A beautiful sea, awarded several times with the Blue Flag. World-class archaeological sites and ancient towns. And then the vineyards, well-kept and selected. Menfi, in Sicily, is all this. That’s right: Menfi is one of the most beautiful seaside resorts in Sicily, a fascinating place to spend a dream holiday.
Where is it located? From Agrigento, the provincial capital, it is 63 km away at the western end of its province, squeezed between the Belice and Carboj valleys, gently lying on the Sicilian Channel.
Menfi is a town of about 12 thousand inhabitants, but its population triples during summer.
The ancient port of Selinunte is just a few km away from the ruins of the famous Doric city and also from the important archaeological area of Eraclea Minoia.
Crystal clear waters and sublime natural landscapes are the real wealth of Menfi. The sea here is clear, spotless as certified several times by Legambiente and industry associations, and the coastal stretch extends for about 10 km.
Since 2012, Menfi has been awarded the Historical Blue Flag of the FEE, Foundation for Environmental Education, an important and prestigious international certification granted for the excellent quality of the water and services offered, as well as for the effective waste collection service.
But which are the most characteristic beaches and bays of Menfi?
The ancient seaside village of Porto Palo is the most famous part of the town and is also the one where the wide beach of Menfi is located, awarded with the Green Flag as the best beach for children.
Here access is easy for everyone, even for people with mobility problems, thanks to the wooden walkways that allow you to get up to a stone’s throw from the sea.
Lido Fiori, hidden among the dunes, and the placid Capparrina di Mare are the most famous and well-known bays: sea turtles, who lay their eggs here also preferred the latter.
Conca della Regina is also splendid, a secluded cove just behind the village, while the Giache Bianche beach is the only one where stones and pebbles are predominant compared to the sand.
Two-wheel enthusiasts can then take advantage of the comfortable and suggestive cycle path created on the seafront, which leads towards the Carboj river.
And the imposing Saracen Tower, built in the 16th century, has been scanning the horizon for over 400 years, as if to continue its protective mission towards this magnificent stretch of coast.
If Porto Palo is the marine soul of Menfi, the hills of the interior represent a bit of the Sicilian Chiantishire, the one where native grapes such as Grillo, Nero d’Avola and above all Grecanico are grown, but also international ones such as Merlot or Chardonnay.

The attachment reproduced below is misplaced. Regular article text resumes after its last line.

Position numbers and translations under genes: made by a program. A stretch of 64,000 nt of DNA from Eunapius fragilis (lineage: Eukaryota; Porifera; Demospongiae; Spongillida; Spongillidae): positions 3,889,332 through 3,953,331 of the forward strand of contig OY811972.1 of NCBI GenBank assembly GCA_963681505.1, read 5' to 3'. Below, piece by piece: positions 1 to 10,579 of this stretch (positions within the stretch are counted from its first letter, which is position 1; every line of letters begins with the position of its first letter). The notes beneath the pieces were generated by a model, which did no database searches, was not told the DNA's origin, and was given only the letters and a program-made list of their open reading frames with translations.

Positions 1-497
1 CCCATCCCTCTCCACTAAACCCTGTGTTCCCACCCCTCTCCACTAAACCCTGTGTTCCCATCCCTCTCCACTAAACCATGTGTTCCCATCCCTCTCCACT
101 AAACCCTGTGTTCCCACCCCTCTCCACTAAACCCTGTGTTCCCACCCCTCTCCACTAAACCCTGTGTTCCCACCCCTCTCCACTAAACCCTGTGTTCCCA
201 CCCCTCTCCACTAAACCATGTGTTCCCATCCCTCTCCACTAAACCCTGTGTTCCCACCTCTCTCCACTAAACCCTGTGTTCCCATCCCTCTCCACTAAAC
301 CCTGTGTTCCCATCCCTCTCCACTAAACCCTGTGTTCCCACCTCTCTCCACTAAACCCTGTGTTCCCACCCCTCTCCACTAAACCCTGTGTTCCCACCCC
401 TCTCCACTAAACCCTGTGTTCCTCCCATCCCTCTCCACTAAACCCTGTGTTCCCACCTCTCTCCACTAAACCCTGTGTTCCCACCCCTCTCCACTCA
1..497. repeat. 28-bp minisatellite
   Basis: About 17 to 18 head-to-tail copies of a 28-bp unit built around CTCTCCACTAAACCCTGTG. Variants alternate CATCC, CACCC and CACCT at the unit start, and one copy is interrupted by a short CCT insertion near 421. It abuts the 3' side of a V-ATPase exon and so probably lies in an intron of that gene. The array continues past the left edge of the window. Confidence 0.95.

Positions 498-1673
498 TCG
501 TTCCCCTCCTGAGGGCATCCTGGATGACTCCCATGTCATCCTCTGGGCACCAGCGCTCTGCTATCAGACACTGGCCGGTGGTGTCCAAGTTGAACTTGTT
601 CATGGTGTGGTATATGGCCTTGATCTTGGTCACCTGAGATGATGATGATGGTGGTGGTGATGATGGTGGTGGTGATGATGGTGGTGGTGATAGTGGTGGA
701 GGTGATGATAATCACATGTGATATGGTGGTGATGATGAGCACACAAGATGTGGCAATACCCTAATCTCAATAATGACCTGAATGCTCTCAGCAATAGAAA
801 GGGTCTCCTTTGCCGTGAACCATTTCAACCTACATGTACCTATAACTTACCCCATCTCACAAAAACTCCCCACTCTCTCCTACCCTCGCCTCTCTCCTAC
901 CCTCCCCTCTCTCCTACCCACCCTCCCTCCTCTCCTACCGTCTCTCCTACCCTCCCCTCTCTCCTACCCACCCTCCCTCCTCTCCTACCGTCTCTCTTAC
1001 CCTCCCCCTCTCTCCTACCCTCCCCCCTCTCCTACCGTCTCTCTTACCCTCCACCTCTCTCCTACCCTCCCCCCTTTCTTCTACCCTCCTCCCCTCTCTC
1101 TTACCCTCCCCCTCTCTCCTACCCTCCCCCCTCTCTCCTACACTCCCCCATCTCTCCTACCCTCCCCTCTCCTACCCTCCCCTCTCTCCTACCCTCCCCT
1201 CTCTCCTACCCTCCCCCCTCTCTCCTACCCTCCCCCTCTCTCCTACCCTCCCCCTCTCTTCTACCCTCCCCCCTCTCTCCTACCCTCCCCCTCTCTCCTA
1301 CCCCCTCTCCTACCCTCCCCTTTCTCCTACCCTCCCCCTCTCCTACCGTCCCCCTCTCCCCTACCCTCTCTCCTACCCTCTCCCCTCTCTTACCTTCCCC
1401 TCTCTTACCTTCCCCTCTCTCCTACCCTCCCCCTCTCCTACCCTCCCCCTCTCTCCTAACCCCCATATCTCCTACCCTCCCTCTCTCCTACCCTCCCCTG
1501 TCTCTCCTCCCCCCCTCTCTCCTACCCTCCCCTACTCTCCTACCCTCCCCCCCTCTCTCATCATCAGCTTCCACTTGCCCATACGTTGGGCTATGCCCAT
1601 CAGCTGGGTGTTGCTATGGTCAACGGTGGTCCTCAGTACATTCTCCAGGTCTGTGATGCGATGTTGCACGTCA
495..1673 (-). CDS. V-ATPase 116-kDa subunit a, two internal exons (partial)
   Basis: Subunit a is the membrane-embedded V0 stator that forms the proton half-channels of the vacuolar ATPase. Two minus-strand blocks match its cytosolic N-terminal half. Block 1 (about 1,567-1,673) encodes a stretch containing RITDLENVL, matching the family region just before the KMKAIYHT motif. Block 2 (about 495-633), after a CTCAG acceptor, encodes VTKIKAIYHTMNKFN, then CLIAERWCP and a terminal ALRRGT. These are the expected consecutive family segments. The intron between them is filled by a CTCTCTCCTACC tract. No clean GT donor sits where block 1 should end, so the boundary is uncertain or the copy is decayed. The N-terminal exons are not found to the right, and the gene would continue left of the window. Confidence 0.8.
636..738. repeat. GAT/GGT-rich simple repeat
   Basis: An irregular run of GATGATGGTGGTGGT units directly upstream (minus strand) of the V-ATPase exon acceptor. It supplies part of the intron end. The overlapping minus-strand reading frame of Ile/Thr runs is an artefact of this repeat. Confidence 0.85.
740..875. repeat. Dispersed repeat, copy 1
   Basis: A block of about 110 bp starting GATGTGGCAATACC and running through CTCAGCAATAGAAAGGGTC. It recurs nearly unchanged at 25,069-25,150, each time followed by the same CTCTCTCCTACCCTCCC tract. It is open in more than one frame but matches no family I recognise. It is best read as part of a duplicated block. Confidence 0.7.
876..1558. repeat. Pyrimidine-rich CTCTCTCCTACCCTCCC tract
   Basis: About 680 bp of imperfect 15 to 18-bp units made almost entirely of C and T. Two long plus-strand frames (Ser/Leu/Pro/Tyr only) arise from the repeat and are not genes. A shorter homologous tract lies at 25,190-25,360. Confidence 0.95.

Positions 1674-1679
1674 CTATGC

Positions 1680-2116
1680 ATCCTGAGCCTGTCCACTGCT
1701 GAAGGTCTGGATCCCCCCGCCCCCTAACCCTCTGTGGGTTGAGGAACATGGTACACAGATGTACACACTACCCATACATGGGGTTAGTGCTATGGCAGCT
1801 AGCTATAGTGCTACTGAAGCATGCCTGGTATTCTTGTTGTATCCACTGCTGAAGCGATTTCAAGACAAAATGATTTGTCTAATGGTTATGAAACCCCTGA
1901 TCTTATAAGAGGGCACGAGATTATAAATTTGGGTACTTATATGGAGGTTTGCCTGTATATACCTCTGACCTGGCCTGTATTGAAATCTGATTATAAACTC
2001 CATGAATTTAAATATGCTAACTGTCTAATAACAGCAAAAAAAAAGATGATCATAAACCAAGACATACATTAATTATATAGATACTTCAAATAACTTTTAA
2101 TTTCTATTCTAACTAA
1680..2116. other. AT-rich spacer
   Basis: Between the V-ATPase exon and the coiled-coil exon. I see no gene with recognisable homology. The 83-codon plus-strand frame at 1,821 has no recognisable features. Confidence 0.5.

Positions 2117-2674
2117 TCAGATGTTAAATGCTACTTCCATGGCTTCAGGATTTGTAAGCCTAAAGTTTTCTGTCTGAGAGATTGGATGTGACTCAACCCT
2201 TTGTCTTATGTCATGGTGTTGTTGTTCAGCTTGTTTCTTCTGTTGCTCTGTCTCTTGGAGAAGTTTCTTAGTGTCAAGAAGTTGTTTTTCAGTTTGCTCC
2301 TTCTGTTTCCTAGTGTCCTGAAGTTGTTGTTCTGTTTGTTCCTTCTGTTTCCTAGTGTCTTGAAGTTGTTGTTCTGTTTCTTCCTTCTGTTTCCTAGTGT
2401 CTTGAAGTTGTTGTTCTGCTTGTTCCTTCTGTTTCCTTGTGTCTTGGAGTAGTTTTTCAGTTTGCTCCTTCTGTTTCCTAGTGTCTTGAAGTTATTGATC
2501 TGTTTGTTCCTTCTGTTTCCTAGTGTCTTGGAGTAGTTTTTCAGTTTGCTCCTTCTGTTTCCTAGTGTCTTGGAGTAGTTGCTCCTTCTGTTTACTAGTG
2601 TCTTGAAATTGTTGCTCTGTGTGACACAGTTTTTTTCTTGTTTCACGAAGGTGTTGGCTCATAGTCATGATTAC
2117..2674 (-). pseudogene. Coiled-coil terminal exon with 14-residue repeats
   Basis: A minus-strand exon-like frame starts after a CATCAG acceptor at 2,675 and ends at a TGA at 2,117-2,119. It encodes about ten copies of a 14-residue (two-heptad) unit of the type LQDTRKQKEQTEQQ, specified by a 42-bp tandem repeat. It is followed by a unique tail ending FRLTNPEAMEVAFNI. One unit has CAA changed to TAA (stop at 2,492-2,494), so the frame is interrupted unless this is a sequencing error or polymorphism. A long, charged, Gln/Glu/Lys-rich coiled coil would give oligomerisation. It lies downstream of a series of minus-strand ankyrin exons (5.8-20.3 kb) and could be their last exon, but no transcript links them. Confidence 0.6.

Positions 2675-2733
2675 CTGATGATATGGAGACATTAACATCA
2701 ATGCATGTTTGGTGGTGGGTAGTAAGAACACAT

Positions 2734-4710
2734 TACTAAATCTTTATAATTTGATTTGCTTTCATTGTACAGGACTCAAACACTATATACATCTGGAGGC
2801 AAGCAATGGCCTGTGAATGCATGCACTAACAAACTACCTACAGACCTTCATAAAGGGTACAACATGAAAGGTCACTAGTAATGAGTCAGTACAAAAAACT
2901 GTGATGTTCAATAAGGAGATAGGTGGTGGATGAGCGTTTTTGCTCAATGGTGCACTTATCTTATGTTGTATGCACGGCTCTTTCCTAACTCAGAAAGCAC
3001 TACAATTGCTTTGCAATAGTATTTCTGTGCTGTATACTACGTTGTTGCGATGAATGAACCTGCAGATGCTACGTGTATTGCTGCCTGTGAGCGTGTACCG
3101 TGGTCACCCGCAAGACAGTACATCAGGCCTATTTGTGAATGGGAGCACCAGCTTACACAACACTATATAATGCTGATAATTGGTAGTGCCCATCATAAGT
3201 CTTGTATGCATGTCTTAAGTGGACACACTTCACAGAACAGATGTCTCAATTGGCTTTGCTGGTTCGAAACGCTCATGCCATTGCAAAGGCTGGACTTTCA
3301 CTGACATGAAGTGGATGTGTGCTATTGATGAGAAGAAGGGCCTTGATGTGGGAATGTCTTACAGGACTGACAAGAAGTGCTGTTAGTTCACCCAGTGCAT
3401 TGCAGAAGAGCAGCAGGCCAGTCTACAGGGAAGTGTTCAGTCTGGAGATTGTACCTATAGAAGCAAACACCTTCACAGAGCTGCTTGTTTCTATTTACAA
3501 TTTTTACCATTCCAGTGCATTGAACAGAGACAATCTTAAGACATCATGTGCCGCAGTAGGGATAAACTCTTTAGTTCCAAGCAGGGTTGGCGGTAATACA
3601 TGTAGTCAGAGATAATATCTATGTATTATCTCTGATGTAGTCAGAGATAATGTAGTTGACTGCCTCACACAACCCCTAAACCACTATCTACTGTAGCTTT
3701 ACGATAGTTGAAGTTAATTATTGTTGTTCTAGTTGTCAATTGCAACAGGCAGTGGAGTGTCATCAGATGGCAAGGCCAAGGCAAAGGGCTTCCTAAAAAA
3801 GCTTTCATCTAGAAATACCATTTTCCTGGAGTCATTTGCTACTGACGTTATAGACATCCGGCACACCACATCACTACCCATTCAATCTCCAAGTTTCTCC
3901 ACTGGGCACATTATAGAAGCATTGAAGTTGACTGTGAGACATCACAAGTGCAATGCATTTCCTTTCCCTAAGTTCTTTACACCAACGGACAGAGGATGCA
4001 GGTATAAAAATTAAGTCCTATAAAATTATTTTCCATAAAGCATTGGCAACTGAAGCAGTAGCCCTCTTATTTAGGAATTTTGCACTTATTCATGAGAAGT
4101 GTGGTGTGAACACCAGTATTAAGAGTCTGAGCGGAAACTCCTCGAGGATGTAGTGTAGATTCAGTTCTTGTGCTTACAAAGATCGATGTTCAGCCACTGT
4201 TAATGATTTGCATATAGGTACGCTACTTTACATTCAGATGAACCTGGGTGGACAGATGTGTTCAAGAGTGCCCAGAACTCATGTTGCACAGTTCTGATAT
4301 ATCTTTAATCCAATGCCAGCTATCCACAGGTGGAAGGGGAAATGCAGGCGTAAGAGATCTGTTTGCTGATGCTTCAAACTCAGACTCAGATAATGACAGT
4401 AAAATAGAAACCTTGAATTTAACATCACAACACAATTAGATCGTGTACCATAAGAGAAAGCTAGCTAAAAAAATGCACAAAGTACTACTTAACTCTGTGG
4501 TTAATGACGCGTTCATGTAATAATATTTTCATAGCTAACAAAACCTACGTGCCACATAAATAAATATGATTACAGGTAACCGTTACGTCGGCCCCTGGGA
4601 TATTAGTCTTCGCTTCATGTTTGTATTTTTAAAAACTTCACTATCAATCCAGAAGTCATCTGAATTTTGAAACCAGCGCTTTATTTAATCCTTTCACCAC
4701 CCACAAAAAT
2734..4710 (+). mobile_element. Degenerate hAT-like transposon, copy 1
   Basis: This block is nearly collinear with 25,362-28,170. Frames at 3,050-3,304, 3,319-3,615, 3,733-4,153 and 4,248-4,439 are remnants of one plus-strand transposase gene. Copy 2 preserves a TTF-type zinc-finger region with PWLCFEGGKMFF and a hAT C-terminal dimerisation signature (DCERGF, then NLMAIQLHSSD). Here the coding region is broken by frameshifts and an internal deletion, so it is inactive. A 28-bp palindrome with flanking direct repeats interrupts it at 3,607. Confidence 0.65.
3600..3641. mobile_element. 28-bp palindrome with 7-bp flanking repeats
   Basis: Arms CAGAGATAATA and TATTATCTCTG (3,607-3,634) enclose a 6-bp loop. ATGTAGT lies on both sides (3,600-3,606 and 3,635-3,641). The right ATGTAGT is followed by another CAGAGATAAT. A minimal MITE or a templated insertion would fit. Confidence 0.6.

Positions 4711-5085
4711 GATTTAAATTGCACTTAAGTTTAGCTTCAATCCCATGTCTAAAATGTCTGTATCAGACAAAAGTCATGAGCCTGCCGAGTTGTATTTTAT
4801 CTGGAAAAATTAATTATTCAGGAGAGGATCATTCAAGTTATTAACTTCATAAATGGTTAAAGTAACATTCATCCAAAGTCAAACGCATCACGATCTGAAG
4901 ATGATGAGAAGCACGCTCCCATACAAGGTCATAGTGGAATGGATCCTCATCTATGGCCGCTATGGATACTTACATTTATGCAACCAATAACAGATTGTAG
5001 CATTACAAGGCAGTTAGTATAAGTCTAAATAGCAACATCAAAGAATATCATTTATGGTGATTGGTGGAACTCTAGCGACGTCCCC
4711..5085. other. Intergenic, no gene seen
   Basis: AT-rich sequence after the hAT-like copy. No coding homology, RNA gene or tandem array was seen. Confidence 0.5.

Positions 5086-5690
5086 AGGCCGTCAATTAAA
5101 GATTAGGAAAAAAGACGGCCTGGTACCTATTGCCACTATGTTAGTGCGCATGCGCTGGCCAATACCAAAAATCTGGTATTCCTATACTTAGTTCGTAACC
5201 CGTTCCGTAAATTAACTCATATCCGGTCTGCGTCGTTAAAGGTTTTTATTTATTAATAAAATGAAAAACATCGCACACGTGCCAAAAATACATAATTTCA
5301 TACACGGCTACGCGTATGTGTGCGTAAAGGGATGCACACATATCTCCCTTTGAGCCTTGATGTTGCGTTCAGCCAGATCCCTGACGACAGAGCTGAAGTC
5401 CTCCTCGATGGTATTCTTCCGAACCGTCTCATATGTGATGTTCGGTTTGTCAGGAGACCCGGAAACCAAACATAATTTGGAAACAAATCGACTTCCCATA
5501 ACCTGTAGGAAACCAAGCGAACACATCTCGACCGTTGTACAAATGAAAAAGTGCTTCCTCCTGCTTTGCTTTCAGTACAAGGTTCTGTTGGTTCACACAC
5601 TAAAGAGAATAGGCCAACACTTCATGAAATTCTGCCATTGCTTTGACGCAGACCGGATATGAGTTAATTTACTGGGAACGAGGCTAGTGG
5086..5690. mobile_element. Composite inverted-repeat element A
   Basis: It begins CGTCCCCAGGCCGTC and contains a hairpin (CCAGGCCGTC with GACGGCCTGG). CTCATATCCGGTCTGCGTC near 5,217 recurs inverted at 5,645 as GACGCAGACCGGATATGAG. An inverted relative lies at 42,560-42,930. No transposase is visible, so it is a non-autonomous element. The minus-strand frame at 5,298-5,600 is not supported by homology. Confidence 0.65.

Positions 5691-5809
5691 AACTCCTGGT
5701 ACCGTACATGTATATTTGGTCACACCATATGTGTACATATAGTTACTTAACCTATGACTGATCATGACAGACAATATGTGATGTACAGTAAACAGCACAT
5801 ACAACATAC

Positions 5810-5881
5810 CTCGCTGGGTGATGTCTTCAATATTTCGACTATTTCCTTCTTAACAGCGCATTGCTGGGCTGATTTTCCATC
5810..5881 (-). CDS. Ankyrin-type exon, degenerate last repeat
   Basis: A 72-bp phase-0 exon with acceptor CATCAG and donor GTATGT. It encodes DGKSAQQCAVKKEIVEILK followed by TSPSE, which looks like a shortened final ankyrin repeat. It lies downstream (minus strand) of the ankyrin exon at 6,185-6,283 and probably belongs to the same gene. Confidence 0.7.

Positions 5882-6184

The locals’ love and passion for wine has ancient roots dating back to the age of the Sicani, the ancient population of the area that pre-existed the Greek colonization.
Over 40 percent of the export of all Sicilian wine production comes from 7 thousand hectares of vineyards, numbers that make Menfi with good reason a real “City of Wine”.
Just turn your back on the coastline and let your eyes run over the hills embroidered with endless rows of vines to understand it.
How to get there: Palermo airport is a little over an hour’s drive. Car hire is essential to explore further, but we also recommend hiring a bike and cycle along the 17-km dedicated path..
When: Anytime between May and October, but late summer is best for the rich calendar of wine-related events and the gentle temperatures.
Best for: a mix of beaches, wine experience and world-class archaeological sites. Keen golfers can play rounds at the Verdura Golf Resort.
Beyond Menfi: Just a few minutes drive, you can easily reach three historical and cultural jewels of Sicily, namely the temples of Selinunte and Segesta, the ruins of Eraclea and Minoa and the magnificent Valley of the Temples near Agrigento. Within an hour’s drive from Menfi, there are the Zingaro Nature Reserve, the salt pans of Trapani and the town of Erice, one of Italy’s most beautiful villages.
A great way to explore Western Sicily is to spend a city break in Trapani.
Trapani is one and many, each different from the others, with echoes of its Punic and Roman, Spanish and Bourbon, popular and aristocratic past. It best discovered slowly, walking through the medieval alleys, the sumptuously baroque streets, the fortifications at the sea, the nineteenth-century avenues flanked by elegant palaces and majestically theatrical churches.
Furthermore, you can just hop on the 20-minute ferry ride to the Egadi Islands or take the cable to wonderful Erice and enjoy God-like views of the western coast.
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